Source: Don Vandervort | Hometips.com
A new Denver wood deck provides a warm, handsome connection with the outdoors, adding to a home’s beauty and setting the stage for a world of outdoor activities. But Denver decks take a lot of abuse, both from use and through continued exposure to weather. After a few years, they become weathered and unfriendly without proper care.
Don Vandervort: Fortunately, most deck surface problems are cosmetic, not structural, because decking is built of durable woods: usually redwood, cedar, or pressure-treated pine. Redwood and cedar heartwoods have a natural resistance to termites and decay; pine is pressure-treated with a pesticide to give it insect and decay-blocking power.
Even so, ultraviolet radiation (UV) from the sun breaks down surface fibers and lignin, causing graying and surface erosion. Moisture encourages surface mildew and causes stains, particularly in damp or humid climates. And natural extractives in redwood and cedar can discolor the surface.
The road to restoring a Denver deck’s great looks is usually simple, regardless of the type of wood used for its construction. First you clean it, then you diagnose and treat any discoloration. And last, you protect the result with a durable finish.
If you’re working on a deck that is above a usable area, before beginning, be sure to protect the area below it with plastic sheeting or drop cloths.
Denver Deck Cleaning
Debris that clogs the spaces between deck boards traps moisture, encouraging mildew and rot. Blast out the debris, using a powerful nozzle on a garden hose, and then push out remaining debris with a putty knife or buy a laminate scoring tool like the one shown–it’s a great tool for this job.
Thoroughly scrub the surface with a sudsy mixture of water and laundry detergent, using a stiff fiber brush on a long handle. Work in small areas and rinse periodically. This may be all it takes to return much of the wood’s natural tone.
For a large deck, you can rent a power washer that delivers 1,200 psi of pressure or less to blast and rinse the decking. It should have a nozzle that fans an arc of about 25 to 40 degrees. Wearing safety goggles, hold the nozzle about 6 inches above the deck’s surface and spray slowly in line with the wood grain, overlapping your path. Be careful: The powerful spray can erode soft wood grain. After washing, allow the deck to dry for several clear days before applying a finish.
Eliminating Denver Deck Discoloration
Several products are available for dealing with discoloration and stains. Commercially available powder or liquid concentrates have a base of non-chlorine bleach or oxalic acid; a detergent may be part of the formula. Bleach-based products eliminate mildew, acid-based materials handle graying and stains. Some products may darken woods such as redwood and cedar, so be sure to test any material in an inconspicuous place.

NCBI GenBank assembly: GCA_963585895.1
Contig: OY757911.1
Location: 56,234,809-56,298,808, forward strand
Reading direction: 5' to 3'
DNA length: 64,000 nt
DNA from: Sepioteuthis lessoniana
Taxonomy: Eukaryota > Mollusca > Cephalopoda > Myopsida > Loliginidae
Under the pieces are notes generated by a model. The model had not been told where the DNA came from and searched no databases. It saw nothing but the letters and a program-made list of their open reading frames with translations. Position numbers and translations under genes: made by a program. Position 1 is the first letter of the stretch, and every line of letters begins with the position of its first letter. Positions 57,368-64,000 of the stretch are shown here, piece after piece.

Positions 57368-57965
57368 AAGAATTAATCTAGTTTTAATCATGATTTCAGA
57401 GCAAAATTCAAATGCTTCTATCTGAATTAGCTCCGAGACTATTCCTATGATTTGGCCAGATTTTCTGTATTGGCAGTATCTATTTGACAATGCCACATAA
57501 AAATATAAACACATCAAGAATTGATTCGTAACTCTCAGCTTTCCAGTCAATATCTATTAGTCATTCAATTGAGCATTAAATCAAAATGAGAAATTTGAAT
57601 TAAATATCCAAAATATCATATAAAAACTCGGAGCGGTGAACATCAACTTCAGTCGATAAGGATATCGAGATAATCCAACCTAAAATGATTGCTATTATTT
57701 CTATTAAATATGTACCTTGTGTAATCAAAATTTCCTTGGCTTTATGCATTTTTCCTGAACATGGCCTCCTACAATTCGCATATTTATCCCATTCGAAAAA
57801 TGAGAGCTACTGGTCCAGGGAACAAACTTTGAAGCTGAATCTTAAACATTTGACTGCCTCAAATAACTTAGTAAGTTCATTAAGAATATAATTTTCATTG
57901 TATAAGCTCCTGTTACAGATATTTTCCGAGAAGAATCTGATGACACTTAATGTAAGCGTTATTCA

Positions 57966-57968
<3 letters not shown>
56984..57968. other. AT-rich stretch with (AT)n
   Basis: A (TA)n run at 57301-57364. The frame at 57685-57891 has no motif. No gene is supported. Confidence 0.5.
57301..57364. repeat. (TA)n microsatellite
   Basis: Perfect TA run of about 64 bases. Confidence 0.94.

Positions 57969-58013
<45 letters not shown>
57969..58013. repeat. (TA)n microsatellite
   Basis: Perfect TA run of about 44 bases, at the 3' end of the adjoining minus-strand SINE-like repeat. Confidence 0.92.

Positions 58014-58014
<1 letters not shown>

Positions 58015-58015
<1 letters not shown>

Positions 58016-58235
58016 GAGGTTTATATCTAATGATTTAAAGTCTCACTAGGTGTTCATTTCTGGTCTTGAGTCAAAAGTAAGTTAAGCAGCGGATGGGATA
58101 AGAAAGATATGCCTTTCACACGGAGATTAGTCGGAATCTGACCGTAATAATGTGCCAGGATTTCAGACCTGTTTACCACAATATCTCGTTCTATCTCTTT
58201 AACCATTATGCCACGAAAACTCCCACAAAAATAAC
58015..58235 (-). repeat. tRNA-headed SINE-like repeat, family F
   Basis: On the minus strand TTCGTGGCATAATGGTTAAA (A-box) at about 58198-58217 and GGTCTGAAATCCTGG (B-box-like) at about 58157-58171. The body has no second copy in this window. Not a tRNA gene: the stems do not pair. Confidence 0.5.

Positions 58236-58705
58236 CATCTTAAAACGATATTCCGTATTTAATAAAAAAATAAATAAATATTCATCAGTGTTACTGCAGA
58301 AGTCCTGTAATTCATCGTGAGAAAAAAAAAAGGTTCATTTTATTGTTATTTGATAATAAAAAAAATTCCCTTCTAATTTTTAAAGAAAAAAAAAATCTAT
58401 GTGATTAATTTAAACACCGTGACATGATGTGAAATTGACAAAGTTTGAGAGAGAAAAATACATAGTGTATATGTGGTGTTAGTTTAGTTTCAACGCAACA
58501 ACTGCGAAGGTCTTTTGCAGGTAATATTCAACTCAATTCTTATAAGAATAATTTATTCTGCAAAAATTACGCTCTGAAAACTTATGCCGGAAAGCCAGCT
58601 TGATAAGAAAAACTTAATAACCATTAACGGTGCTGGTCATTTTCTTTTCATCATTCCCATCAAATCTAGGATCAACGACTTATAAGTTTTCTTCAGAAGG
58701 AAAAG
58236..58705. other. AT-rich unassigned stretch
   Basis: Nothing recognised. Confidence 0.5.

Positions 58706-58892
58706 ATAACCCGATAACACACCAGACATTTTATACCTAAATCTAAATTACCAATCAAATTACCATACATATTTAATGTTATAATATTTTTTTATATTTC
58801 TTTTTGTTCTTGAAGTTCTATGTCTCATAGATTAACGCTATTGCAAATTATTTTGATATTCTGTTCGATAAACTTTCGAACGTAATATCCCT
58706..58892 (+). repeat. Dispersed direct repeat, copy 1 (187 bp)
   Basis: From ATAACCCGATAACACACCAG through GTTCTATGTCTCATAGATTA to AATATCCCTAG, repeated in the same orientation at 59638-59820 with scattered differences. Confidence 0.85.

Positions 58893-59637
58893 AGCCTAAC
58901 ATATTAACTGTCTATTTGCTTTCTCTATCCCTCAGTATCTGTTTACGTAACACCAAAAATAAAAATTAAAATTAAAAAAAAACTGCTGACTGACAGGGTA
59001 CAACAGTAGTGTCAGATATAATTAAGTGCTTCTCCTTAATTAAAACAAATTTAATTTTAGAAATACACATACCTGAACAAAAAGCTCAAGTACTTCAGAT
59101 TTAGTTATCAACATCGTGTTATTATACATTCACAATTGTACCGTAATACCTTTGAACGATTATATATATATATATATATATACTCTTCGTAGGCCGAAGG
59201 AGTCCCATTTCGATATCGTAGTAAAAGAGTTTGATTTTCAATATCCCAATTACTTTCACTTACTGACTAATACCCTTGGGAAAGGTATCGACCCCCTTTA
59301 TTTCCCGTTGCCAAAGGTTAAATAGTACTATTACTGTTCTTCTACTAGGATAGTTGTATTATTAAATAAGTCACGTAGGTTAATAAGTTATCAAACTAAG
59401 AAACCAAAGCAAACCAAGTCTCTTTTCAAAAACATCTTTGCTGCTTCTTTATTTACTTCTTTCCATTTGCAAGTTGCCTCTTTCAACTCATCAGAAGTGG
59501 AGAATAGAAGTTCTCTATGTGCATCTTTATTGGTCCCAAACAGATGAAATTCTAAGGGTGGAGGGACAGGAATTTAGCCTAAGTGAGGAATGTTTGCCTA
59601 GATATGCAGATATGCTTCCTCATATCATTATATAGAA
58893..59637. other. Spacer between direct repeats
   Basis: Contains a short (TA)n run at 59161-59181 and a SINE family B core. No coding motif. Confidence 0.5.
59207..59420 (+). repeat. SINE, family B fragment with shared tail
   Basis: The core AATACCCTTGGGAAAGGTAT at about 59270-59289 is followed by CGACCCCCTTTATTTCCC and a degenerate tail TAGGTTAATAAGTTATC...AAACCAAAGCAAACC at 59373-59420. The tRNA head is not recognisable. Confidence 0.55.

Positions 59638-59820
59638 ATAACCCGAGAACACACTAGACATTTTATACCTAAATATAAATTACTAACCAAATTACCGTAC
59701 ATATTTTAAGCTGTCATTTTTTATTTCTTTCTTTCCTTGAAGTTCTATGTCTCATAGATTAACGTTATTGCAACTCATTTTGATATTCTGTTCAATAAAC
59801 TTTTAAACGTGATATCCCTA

Always wear rubber gloves, goggles, and old clothes when working with these chemicals and follow the directions explicitly. Never mix detergent containing ammonia with household bleach; the resulting fumes can be highly toxic.
Test for mildew by applying a drop of undiluted liquid household bleach to a small, black spot. If the spot disappears after a minute or two, clean the deck with a mild cleanser (no ammonia) and rinse with a solution of 1 part household liquid bleach to 4 parts water, and then rinse. For stubborn mildew, mix 1 cup trisodium phosphate (TSP) and 1 cup household liquid bleach in a gallon of water and scrub with a stiff bristle brush. Rinse after about 15 minutes.
Non-mildew stains are often caused by natural wood extractives or corroding hardware and nails. Familiar, general graying of the decking is usually the result of surface wood cells that have been broken down by UV radiation and wear. Bleach used to kill mildew can also leave a surface drab and washed-out.
For these problems, an acid-based deck restoration product is best. You can buy a pre-mixed oxalic acid deck cleaner or purchase oxalic acid crystals from a hardware store or home-improvement center and mix a solution of 4 ounces crystals to 1 quart water in a non-metallic container. Wearing rubber gloves, eye protection, and old clothes, apply with a rag one board at a time and scrub with a soft brush. Allow to dry, and then rinse with clear water.
You can strip and clean a deck that has an existing stain finish using a commercial “deck scrub” that you brush in and rinse off. Follow the label directions.
Denver Deck Finish Treatments
Though some people paint Denver decks with deck paint, most choose to take advantage of the natural beauty of expensive decking woods by applying a clear or lightly stained finish. If you do choose to paint, use a stain-blocking oil or alkyd primer first.
In general, the best finishes are those that soak into the wood, not those that provide a surface film. A heavily pigmented, solid stain isn’t really recommended for decking because it shows wear patterns and may tend to peel. You want something that really soaks in.
here are three important characteristics to look for in a finish.
First, the finish should be water repellent or waterproof, not just water resistant.
Second, it should offer UV (ultraviolet) protection.
Third, if mildew is a potential problem, the finish should contain a mildewcide, which a wood preservative does. Regular preservatives should be reapplied once a year; newer and better “toner” products offer more UV protection and may last up to four years.
Whatever product you choose, read the label to be sure it’s right for your deck. Buy quality materials and follow the manufacturer’s directions for application.
TIP: Make your Denver Deck Refinishing job easy, superb, and affordfable with Dowd Resoration. At Dowd we know Denver Deck Refinishing